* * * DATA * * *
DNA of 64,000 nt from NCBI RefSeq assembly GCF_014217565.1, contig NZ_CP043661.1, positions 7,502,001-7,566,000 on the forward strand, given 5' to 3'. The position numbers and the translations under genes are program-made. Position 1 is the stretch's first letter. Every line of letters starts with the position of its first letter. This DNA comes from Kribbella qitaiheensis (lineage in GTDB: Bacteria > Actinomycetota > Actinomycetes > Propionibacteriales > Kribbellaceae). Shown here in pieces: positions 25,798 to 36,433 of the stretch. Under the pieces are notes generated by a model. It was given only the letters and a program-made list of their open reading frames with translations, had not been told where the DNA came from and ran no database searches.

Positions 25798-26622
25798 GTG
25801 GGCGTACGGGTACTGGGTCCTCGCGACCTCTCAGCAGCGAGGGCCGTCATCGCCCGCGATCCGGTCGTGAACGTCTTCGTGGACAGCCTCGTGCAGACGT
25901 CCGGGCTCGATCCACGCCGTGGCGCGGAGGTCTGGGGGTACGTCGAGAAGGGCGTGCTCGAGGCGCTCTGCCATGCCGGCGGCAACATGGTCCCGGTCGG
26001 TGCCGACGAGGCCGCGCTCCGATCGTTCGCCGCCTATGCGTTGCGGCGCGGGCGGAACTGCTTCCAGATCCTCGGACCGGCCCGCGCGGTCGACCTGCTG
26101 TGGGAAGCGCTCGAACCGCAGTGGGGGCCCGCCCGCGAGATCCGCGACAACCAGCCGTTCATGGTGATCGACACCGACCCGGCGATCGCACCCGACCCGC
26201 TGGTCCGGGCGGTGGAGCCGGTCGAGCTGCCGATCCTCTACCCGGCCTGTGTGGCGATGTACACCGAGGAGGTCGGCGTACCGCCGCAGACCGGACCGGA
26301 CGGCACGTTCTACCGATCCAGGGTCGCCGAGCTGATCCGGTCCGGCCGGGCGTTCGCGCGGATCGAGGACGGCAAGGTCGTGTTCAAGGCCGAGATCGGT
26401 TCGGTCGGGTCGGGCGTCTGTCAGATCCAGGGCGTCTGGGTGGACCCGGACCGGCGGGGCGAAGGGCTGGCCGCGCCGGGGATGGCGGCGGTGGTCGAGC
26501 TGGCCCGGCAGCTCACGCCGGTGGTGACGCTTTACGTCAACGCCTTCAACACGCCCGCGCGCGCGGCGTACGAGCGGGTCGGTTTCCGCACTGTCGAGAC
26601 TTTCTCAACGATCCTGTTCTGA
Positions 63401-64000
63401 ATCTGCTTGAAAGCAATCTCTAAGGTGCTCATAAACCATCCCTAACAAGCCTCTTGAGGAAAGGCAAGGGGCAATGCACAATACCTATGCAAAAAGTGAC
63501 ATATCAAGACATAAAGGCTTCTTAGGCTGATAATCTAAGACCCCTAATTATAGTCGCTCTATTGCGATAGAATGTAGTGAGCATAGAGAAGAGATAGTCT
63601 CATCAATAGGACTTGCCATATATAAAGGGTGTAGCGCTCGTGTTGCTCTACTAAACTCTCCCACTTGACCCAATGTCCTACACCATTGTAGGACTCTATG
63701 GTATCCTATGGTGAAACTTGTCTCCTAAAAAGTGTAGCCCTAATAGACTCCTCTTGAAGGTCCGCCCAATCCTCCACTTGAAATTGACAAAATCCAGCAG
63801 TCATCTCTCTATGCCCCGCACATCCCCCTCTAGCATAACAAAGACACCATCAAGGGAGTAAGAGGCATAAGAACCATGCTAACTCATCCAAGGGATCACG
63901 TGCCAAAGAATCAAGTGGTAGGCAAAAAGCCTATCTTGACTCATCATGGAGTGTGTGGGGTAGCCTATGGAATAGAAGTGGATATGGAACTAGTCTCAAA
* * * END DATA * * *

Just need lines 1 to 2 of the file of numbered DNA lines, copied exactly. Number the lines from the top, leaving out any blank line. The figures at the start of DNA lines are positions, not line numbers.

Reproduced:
DNA of 64,000 nt from NCBI RefSeq assembly GCF_014217565.1, contig NZ_CP043661.1, positions 7,502,001-7,566,000 on the forward strand, given 5' to 3'. The position numbers and the translations under genes are program-made. Position 1 is the stretch's first letter. Every line of letters starts with the position of its first letter. This DNA comes from Kribbella qitaiheensis (lineage in GTDB: Bacteria > Actinomycetota > Actinomycetes > Propionibacteriales > Kribbellaceae). Shown here in pieces: positions 25,798 to 36,433 of the stretch. Under the pieces are notes generated by a model. It was given only the letters and a program-made list of their open reading frames with translations, had not been told where the DNA came from and ran no database searches.

Positions 25798-26622